Disability Discrimination in the Workplace
The Americans with Disabilities Act requires employers to treat disabled employees and job applicants the same as it does other employees. Disability discrimination occurs where an employer treats a disabled employee unfavorably because of their present or past disability or when an employer treats an employee unfavorably because a close relative of theirs has a known disability.
The law also requires employers to make reasonable accommodations for disabled employees, but too often employers would rather move the goal posts on disabled employees than provide these required adjustments. Many times we see employers create new job descriptions when an employee requests an accommodation in an effort to paper the file with reasons they can’t work with someone. Other times, the employer simply rejects requested accommodations without suggesting new alternatives that might work. Both of these common practices are illegal.
Most of the time small adjustments can be made to jobs that will allow an employee with a disability to be a thriving and productive member of an employer’s organization. The law requires both the employee and the employer to work cooperatively and reasonably in an interactive process to come up with and implement reasonable accommodations that will work in real life. When this does not happen, the employer often claims that the employee cannot do his or her job and fires the employee.
Many times an employee’s own doctor ends up getting them fired by insisting on accommodations the law may not require. For this reason, it is important to discuss your accommodation needs with an experienced employment attorney before having your doctor fill out your company’s forms. Your doctor may be more flexible in the accommodations she believes are absolutely necessary if she knows ahead of time what it will take to keep your job.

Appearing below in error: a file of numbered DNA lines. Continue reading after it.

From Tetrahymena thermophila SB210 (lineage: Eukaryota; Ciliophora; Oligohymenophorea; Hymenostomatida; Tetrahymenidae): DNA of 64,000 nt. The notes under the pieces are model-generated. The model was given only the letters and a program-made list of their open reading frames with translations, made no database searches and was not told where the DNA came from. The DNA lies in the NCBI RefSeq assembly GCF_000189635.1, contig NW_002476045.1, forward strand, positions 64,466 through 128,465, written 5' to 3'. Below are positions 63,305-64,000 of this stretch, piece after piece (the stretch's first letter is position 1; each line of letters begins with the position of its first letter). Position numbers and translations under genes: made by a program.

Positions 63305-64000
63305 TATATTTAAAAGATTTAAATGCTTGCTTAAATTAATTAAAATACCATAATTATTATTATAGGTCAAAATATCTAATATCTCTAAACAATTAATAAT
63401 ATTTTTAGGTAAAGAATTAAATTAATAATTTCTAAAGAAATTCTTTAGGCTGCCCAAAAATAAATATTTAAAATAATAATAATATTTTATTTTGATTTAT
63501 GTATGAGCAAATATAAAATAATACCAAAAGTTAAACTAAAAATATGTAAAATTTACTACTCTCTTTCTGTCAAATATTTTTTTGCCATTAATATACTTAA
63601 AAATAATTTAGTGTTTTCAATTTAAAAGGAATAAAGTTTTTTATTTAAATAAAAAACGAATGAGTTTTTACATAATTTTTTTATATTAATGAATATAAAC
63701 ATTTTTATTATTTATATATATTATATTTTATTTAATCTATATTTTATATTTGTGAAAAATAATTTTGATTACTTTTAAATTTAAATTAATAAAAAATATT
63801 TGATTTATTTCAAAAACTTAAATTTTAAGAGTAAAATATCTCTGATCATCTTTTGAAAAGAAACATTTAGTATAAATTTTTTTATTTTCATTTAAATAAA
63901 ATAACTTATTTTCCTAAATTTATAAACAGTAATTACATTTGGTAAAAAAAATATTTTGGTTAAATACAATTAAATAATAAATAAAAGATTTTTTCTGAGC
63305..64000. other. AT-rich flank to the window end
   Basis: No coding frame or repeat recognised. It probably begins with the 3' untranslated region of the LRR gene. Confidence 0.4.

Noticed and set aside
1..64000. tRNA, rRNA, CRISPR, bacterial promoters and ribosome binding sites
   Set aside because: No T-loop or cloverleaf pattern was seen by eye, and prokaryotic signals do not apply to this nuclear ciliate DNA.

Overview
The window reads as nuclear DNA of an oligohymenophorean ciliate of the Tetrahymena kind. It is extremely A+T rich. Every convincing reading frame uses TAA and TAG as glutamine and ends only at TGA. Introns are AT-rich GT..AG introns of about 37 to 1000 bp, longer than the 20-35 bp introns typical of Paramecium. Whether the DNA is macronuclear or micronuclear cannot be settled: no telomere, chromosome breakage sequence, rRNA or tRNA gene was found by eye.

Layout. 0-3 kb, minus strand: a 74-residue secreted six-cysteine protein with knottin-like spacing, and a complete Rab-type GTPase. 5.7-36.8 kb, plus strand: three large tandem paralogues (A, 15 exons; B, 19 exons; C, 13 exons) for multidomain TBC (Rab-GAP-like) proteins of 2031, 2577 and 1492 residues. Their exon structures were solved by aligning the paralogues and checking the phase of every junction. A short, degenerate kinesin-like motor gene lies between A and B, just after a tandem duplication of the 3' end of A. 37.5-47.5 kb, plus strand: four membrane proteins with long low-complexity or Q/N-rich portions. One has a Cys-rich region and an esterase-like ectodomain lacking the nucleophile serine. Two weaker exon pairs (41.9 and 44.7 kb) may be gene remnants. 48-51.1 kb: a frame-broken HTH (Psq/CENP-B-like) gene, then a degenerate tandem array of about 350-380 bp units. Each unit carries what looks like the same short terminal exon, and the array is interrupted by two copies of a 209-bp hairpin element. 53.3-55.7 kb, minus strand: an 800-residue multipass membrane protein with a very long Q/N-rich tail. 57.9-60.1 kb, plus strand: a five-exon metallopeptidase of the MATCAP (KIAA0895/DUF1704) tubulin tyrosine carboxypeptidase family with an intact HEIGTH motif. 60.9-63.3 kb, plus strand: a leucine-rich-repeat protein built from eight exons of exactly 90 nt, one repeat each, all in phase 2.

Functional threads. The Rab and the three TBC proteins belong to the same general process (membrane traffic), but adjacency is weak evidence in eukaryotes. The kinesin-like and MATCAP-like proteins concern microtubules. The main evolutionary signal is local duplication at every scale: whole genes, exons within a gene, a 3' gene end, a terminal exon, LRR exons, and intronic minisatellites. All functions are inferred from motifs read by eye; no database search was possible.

Do I Have a Case?
If you believe you are the victim of disability discrimination or if you are considering requesting an accommodation, you should reach out for a consultation today.
Employees Must File Claims Within 180 Days
Employees must bring these claims to the Equal Employment Opportunity Commission (EEOC) within 180 days of the discriminatory act. Unfortunately, the EEOC is far more likely to harm your case than to help your cause. Therefore, we strongly recommend you reach out for a consult before going to the EEOC if you believe you have been the victim of unlawful discrimination or retaliation. No matter what, though, you must comply with the 180-day deadline. Therefore, you should file with the EEOC immediately if it has been five months since the adverse employment action occurred.
North Carolina’s Equal Employment Practices Act provides the same protection from discrimination. However, the law does not provide for the defendant to pay your attorneys’ fees the way that the federal law does. Nor does the state law prohibit retaliation.
North Carolina’s Persons with Disabilities Protection Act does prohibit retaliation in addition to discrimination. However, this law requires employees to file an actual lawsuit in Court within 180 days of adverse action.
South Carolina’s Human Affairs Lawprovides protection more similar to the federal law and provides employees a longer period of time to file their discrimination claim (up to 300 days).
Reach out for a consultation today.